I’ve got a recurring issue with my laptop, that even a recent re-install didn’t cure. Periodically, but thankfully not too frequently, when I attempt to print from within an application such as LibreOffice, none of my printers are listed. I haven’t got to the bottom of it yet, but I have a recovery step that doesn’t take much to perform, so it hasn’t become too much of a pain yet.
The quick remedy (but alas not the cure) is to execute the following in a terminal window:
sudo /etc/init.d/cups restart
Straight away my printers are back. I’ll dig deeper into it once I get a spare hour or two.
Something I do a lot of is printing to PDF. With LibreOffice (the OpenOffice.org variant bundled with Ubuntu 11.04) you can export to PDF very easily. There is a PDF icon right there on the toolbar. You can also access the PDF functions through the File > Export as PDF option, which allows you to have a greater degree of control over the PDF that is created – such as password-protecting it. but what about other applications that do not support the creation of PDF documents?
Back in the Windows world I had installed PrimoPDF. This appeared to Windows as though it were a printer. It was a sort of virtual printer. There was no hardware of course, but the PrimoPDF entry used to show up in the print dialogs of any application that could print. If I wanted to create a PDF instead of a hard copy I selected the PrimoPDF ‘printer’ as the output device and a PDF was created for me.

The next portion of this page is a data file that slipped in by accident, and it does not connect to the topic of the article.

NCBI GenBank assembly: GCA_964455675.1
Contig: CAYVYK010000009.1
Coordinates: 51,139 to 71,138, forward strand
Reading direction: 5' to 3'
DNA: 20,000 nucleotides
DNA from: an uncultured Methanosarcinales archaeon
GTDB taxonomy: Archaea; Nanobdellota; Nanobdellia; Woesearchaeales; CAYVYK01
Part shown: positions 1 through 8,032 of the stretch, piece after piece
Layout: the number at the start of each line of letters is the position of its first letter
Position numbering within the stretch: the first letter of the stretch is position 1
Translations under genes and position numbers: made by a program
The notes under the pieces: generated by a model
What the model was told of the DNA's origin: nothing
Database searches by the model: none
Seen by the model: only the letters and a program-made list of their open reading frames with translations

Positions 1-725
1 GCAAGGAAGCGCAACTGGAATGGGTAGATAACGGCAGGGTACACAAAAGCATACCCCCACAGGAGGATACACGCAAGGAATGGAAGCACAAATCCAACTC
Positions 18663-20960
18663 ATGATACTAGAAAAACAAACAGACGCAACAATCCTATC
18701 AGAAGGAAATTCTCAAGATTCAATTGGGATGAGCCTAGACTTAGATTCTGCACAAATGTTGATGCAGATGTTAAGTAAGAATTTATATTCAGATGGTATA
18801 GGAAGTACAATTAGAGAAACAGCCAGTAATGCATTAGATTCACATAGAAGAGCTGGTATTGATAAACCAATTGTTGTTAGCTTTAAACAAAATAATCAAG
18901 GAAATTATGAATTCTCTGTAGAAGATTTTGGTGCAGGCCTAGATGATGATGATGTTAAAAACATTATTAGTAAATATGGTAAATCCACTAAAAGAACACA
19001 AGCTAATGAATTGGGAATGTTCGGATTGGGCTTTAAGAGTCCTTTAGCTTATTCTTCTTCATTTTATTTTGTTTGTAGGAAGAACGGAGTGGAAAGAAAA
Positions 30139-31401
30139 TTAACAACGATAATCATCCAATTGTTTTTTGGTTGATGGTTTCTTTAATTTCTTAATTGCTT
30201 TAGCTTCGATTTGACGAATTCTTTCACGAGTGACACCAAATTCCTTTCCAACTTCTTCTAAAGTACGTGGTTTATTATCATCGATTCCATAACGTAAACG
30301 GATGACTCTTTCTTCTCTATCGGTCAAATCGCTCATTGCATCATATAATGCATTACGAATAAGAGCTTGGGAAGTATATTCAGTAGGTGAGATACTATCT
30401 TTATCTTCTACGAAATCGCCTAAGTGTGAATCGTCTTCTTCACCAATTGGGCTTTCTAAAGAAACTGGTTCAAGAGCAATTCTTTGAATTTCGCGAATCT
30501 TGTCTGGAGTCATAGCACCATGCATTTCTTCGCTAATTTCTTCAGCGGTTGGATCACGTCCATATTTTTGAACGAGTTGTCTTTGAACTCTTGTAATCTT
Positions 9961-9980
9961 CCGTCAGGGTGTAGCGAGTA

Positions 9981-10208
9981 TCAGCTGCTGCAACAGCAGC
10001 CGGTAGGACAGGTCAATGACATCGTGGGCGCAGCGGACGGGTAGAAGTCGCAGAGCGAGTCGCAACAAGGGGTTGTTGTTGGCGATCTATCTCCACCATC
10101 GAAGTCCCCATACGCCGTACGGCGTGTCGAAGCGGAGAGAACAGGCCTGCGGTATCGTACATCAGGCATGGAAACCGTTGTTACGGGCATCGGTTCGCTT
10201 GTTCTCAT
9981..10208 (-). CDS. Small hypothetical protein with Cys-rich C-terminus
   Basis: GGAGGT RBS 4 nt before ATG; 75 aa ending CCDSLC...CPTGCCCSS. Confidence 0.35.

I missed this facility in Ubuntu, so I set about finding out if a similar set-up could be created. Needless to say it could, and very easily.
I should say at this point that I tried this in my Ubuntu Sandbox (a VirtualBox virtual PC running Ubuntu that I use for testing) and it behaved slightly differently than it did on my actual physical Ubuntu box. It worked in both cases, but on my real PC I had to perform a few more steps.
The first thing to do is open the Ubuntu Software Centre and search for cups-pdf. When it is located, highlight it and then click the Install button.
The PDF output from this will go into folder called PDF in your home folder. Check, and if there is no such folder go ahead and create one. You can do this at the command line with:
You could of course use Nautilus if you prefer. But make sure that you have a folder of that name (in upper-case) in your home folder – not in some sub-folder. In my Sandbox virtual PC, that was all I had to do. There was a new printer entry in the System Settings printer list. On my physical PC however I had to go into System Settings > Printing and then click the green Add a Printer button. I selected CUPS-PDF at each stage of the wizard and that was that.
It asked me if I wanted to print a test page so I chose yes. A second later a new PDF was created in the PDF folder. Double-clicking on that caused Evince, the default PDF viewer, to open it. And there was the test page in all its glory.